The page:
22 Oct 2012
HEIDI DOUGLASS | firstname.lastname@example.org
It's official. Centenarians are the fastest growing demographic in Australia, which means that the likelihood of living to 100 and beyond is increasing exponentially. Today, females born in a Western country have a 40% chance of reaching 100. And the odds are increasing. Much of this is, of course, down to advances in medical science and its ability to keep our bodies functioning far longer than that of our predecessors.....but what about our brains?
With an ageing population comes a myriad of implications, good and bad. Positively, we get to live longer. We get to reap the rewards of retirement for up to 30 years longer than our ancestors. We have more life with our children, our grandchildren and, quite possibly, our great grandchildren. Negatively, the prevalence of age-related brain disorders such as Alzheimer's and dementia is also on the rise - and to epidemic proportions. In another 50 years it is predicted that nearly 1 million Australians will have dementia, and the population over 80 will quadruple in size. Imagine that prediction for a moment - approximately 20% of the population with dementia. It's time to sit up and take notice of the facts. This is your future.
So what can we do? If neurodegenerative diseases like Alzheimer's are on the rise, and we are facing a situation in Australia where we will need 9000 extra nursing home beds per year to deal with the current projections, not to mention the huge lack of staff and carers to look after us, should we just turn a blind eye and pretend it isn't coming?
No. We should not.
Enter the Centre for Healthy Brain Ageing. On the 22nd of October 2012, a new direction in positive ageing was initiated with the launch of CHeBA, the Centre for Healthy Brain Ageing. The truth is there is much that can be done to prevent such diabolical statistical outcomes in our society, and a vast percentage of that change capability comes from experts researching the ageing brain to find answers.
Highly regarded internationally in the realms of the ageing brain, Scientia Professors Perminder Sachdev and Henry Brodaty (who have well over 600 journal publications between them) are the dynamic duo that have teamed up to form CHeBA. Originally joining forces back in 1992 with an NHMRC grant funding their research into late-onset schizophrenia, their collective vision is to categorically change the future face of age-related disorders.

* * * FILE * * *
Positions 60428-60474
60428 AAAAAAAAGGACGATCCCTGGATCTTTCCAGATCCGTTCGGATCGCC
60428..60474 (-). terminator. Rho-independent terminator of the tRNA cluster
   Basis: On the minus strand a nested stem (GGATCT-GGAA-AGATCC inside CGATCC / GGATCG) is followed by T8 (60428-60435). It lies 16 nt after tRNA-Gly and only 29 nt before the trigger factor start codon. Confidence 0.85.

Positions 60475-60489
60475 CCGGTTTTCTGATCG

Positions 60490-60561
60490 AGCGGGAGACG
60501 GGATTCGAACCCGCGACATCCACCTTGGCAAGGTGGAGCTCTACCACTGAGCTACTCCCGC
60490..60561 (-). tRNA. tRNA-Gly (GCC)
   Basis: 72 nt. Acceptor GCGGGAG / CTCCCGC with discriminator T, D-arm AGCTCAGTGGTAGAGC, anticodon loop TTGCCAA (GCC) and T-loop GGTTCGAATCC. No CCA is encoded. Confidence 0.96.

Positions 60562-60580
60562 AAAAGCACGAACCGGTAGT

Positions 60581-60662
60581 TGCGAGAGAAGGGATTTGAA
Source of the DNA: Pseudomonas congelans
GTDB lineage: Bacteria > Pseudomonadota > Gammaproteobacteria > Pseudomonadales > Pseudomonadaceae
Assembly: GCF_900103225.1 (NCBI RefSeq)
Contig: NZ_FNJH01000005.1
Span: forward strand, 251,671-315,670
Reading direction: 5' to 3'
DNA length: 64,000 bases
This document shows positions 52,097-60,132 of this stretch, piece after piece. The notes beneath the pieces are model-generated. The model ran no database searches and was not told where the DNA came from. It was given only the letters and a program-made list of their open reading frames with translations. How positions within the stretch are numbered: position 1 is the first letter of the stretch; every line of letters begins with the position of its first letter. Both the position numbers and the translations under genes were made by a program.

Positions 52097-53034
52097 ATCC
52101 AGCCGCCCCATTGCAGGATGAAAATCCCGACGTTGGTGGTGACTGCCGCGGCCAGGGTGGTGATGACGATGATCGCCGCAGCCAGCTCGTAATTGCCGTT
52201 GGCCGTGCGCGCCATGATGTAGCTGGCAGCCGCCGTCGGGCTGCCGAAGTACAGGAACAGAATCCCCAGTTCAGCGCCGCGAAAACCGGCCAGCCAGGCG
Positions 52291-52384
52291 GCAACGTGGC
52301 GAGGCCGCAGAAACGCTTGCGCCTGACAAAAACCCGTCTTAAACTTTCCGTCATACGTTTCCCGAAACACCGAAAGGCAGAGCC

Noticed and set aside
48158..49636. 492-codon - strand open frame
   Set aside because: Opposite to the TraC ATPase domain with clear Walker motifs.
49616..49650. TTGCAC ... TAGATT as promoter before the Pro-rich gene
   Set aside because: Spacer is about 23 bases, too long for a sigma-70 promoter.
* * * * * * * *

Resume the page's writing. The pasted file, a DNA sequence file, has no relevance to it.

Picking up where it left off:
With the last decade showing significant developments in neuroscience, there is considerable hope given to the possibility that we may be in a position to prevent and treat age-related disorders like Alzheimer's disease.
"By investigating strategies to understand the mechanisms underpinning cognitive decline associated with the ageing brain, how to prevent this occurring and how best to help people with dementia and their families, our ultimate goal is for people to achieve their full life span and enjoy a good quality of life unaffected by loss of cognitive abilities," says Professor Brodaty.
According to Professor Sachdev, "The strength of CHeBA is in its multi-disciplinary approach, as it addresses ageing-related brain diseases through the latest work in epidemiology, clinical research, neuroimaging, genetics, proteomics and other innovative approaches. It also regards research as an international endeavour and is building consortia to bring the power of collaborative research to bear upon these challenging problems facing our society."
The launch of CHeBA itself set the scene for this new direction in positive ageing. The event had note-worthy presenters marking the occasion including UNSW Chancellor and leading philanthropist David Gonski AC, and Minister for Ageing and Disability Services Andrew Constance.
David Thomas of the Thomas Foundation (who has provided significant funding to the Centre), and CHeBA's ambassador, PJ Lane, whose father Don Lane passed away with Alzheimer's disease exactly three years prior to the day, both made emotive and heartfelt speeches that touched everyone in the audience. David Freeman AM of CHeBA's other major donor, Montefiore Home, also spoke. The Centre was officially launched by the Hon Susan Ryan AO, who congratulated Henry Brodaty and Perminder Sachdev for their persistent and enduring dedication to healthy ageing.
Nearly four months down the road CHeBA has already established itself firmly as a pre-eminent Centre in brain ageing research. With a focus on strong collaborations internationally to create broader and better outcomes through research, we can all be extremely thankful for the work that is being done by the Centre's co-directors and their fellow visionaries.
There is no doubt that in this battle to find answers and change the future there is an inordinate amount of research to be conducted, and for that to occur CHeBA needs the support of all Australians. Follow CHeBA's blog, attend public talks, take note of lifestyle choices that impact the ageing brain, share social media feeds, campaign for CHeBA at fundraising ventures and participate in research studies. With your help now, the bleak predictions can be revolutionised and we can all work toward reaching 100 with healthy brains.
CHeBA's Sydney Centenarian Study recently acquired its goal of 300 participants (Project Leader: Dr Charlene Levitan)